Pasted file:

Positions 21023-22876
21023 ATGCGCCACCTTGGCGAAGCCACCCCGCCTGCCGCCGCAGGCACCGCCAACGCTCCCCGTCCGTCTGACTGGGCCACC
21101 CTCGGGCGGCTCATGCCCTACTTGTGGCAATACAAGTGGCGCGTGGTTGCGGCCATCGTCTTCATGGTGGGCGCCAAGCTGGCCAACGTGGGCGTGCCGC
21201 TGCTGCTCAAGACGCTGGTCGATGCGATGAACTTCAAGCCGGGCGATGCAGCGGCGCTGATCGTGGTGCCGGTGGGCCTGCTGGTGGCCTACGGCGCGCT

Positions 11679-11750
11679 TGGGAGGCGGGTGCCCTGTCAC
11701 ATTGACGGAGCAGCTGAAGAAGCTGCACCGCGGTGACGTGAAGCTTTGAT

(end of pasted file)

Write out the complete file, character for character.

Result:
Positions 21023-22876
21023 ATGCGCCACCTTGGCGAAGCCACCCCGCCTGCCGCCGCAGGCACCGCCAACGCTCCCCGTCCGTCTGACTGGGCCACC
21101 CTCGGGCGGCTCATGCCCTACTTGTGGCAATACAAGTGGCGCGTGGTTGCGGCCATCGTCTTCATGGTGGGCGCCAAGCTGGCCAACGTGGGCGTGCCGC
21201 TGCTGCTCAAGACGCTGGTCGATGCGATGAACTTCAAGCCGGGCGATGCAGCGGCGCTGATCGTGGTGCCGGTGGGCCTGCTGGTGGCCTACGGCGCGCT

Positions 11679-11750
11679 TGGGAGGCGGGTGCCCTGTCAC
11701 ATTGACGGAGCAGCTGAAGAAGCTGCACCGCGGTGACGTGAAGCTTTGAT